We launched v1 of the Cloud Elements Integration Platform back in 2013 — a product that has served our customers and our company's growth well over the past few years. But it's 2017, and web technologies have evolved quickly in turn causing user expectations to evolve even faster. It was time for us to rethink the overall developer journey and that provided an opportunity to rethink our technology Stack too.
In the world of product release cycles and launch deadlines, the choice of technology is crucial. Here is a look at our experiences along the way, to help shed some practical light on React.
Where We're Coming From
Prior to React, we were using AngularJS — which was probably the most popular Front-end Framework at the time it was chosen. But as mentioned, time has moved on and the reign of AngularJS v1.x has been usurped by its younger sibling, Angular 2.
One main objective of moving away from AngularJS v1.x was the predicted end of life for this framework. While it is still actively supported, it was a good opportunity to transition to something new.
Efficiency : Projects that used to take months and hundreds of lines of code now can be achieved much faster with well-structured prebuilt patterns and functions.
Cost : Most frameworks are open source and free. Since they help engineers to build custom solutions faster, the ultimate price for web apps will be lower.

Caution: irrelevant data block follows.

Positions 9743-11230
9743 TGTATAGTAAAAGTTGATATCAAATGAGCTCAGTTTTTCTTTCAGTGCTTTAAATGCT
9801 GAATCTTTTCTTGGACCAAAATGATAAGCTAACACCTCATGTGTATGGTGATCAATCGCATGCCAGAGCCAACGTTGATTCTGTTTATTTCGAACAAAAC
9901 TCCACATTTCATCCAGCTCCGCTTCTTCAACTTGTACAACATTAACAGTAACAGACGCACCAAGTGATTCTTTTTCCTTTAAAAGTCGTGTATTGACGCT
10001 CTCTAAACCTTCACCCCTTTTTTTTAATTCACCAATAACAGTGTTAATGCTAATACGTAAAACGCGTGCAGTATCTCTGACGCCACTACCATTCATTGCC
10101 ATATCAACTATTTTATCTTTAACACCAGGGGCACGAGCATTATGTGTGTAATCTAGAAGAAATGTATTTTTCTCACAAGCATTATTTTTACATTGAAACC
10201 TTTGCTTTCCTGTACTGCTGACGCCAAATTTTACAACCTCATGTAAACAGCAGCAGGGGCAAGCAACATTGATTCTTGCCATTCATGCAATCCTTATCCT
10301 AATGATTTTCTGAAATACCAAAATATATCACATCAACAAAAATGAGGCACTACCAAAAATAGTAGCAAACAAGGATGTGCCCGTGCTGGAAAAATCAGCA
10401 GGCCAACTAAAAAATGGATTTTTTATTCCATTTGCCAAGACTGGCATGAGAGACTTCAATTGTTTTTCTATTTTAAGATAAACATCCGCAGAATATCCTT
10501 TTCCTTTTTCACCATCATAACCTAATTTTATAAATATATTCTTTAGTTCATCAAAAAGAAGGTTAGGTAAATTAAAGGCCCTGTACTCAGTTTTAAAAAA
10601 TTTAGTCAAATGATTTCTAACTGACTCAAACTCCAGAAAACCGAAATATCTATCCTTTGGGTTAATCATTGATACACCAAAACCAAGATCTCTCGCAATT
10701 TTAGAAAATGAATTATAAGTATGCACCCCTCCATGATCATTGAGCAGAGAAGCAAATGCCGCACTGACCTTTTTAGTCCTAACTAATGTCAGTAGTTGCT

You can design a simple view for each state in your application and React handles the rendering of your components as your data changes.
While some will strive for fully stateless components, the true power and performance of React comes from embracing the application state concept.
With React, you should always remember that it is not actually a JS framework, but instead a library for rendering your views.
While there are a number of frameworks to choose from (Vue, Ember and Angular 2, for example), React has some key advantages:
- Due to the usage of virtual DOM, it provides a great performance boost, compared to Angular 1.x. In addition to that, React components can be created and reused among applications.
How React Has Improved Our Developer Experience
React offers support through forums such as Stackoverflow, Reactiflux Chat, Freenode IRC, Facebook and Twitter, which also made our decision much easier when switching.
React might not do everything, but it presents a list of complementary tools including debugging tools, component workbenches, JSX Integrations, basic starter kits, full-stack starter kits, model management and so much more that work hand-in-hand with its platform.